Lucia Perillo died on October 16 of this year. A MacArthur Genius who was shortlisted for the Pulitzer, Perillo was a poet of crafted precision, observation, and wit. John W Marshall, previous owner of Open Books, eulogized her for us, in this review.
As you probably know, we run an original poem from a local poet each Tuesday. Each poet recommends the next, in a chain that takes us places a call for submission never would: we travel on the tastes and friendships of poets.
Last December, after the death of Madeline DeFrees, we ran five of her poems. We never planned on this being macabre tradition, but it seemed fitting to us to honor Perillo in the same way. We are very lucky that this was made possible Copper Canyon Press, home to both DeFress and Perillo.
So, once again, our grateful thanks to Joseph Bednarik, co-publisher of Copper Canyon Press, for this gracious permission. Last year, Paul Constant wrote something about Copper Canyon that goes just as well here today for Perillo as it does for DeFrees:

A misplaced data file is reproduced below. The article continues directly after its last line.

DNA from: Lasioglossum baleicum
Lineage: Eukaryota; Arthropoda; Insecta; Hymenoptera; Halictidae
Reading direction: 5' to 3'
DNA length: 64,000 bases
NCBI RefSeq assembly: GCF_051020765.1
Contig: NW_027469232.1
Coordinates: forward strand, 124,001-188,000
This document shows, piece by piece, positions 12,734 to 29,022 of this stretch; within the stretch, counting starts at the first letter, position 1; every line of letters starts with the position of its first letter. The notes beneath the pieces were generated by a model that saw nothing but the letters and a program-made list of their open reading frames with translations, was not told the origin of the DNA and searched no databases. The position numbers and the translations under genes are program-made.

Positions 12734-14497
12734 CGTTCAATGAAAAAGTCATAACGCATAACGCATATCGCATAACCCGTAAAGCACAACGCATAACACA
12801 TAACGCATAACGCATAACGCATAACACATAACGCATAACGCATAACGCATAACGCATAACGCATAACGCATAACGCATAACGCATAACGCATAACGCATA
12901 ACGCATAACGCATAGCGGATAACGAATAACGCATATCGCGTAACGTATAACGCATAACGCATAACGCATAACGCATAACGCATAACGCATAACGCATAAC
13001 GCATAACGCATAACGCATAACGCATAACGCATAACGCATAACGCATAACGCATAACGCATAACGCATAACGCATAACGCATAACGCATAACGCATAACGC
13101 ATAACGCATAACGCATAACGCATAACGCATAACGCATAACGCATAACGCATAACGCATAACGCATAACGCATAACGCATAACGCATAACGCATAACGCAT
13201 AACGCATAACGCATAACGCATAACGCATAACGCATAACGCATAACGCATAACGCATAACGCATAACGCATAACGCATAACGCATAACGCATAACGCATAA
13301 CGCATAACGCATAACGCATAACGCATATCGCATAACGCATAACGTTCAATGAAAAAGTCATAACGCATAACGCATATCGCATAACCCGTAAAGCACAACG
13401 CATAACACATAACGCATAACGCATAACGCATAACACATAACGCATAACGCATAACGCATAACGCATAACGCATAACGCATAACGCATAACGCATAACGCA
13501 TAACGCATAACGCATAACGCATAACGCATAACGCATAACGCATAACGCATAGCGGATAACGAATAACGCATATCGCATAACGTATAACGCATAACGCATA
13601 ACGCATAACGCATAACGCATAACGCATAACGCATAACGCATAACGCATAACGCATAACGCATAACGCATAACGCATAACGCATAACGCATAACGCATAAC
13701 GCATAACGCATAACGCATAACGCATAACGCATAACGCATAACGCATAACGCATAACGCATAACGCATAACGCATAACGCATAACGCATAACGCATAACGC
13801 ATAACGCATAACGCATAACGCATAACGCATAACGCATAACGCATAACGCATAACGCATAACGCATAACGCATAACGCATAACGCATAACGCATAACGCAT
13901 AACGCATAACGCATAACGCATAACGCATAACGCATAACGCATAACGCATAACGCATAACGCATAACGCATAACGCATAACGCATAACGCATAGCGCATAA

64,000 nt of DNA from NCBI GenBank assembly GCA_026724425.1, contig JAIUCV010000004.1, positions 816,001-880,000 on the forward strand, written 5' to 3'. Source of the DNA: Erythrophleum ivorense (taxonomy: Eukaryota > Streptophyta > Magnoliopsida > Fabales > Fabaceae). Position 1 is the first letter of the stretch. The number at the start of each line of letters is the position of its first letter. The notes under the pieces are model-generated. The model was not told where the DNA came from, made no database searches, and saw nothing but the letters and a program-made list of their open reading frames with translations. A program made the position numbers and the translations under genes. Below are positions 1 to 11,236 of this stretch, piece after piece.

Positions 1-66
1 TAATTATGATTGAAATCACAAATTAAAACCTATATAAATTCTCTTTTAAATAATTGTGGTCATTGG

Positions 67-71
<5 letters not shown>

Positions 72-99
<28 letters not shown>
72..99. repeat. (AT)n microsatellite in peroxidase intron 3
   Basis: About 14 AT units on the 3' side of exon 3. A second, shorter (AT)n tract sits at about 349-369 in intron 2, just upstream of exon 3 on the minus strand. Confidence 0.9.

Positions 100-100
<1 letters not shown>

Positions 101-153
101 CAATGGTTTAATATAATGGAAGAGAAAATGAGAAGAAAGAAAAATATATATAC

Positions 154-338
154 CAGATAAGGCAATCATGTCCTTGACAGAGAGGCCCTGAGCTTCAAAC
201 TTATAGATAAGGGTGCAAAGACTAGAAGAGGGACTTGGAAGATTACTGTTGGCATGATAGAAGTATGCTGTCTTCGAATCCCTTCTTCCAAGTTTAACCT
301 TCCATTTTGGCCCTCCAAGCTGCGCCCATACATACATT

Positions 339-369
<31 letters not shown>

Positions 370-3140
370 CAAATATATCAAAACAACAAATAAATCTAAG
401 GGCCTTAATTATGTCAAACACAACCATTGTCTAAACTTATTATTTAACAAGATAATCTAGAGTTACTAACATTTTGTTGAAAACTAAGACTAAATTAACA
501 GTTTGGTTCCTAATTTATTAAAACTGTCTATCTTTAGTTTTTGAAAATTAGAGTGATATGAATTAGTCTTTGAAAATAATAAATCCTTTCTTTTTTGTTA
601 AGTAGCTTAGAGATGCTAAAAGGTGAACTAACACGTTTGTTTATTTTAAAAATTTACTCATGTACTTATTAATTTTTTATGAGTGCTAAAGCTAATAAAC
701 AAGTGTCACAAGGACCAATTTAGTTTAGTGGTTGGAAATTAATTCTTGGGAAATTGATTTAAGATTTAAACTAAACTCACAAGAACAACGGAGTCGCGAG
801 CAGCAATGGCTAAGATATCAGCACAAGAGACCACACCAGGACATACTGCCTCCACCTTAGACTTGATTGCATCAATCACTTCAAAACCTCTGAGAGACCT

Copper Canyon is that rarest of publishers: they understand the sacredness of their charge, the fact that they are not the owners of the words they publish so much as their temporary stewards. Quite simply, DeFrees could not have chosen better guardians for her legacy; Copper Canyon will keep her poems alive for generations to come.
The first of our picks goes up today around 10am, and another three will follow on the subsequent Tuesdays. If you like what you see, we heartily recommend Time Will Clean the Carcass Bones, released by Copper Canyon last February. It's a powerful work, a beautifully designed and printed book. In fact, picking up two copies from a local bookstore — one for a holiday gift for a friend, and one for yourself, of course — would be highly recommended.
Our normal poetry cycle will resume in January after this month-long focus on the work of a poet we are so sorry to have lost.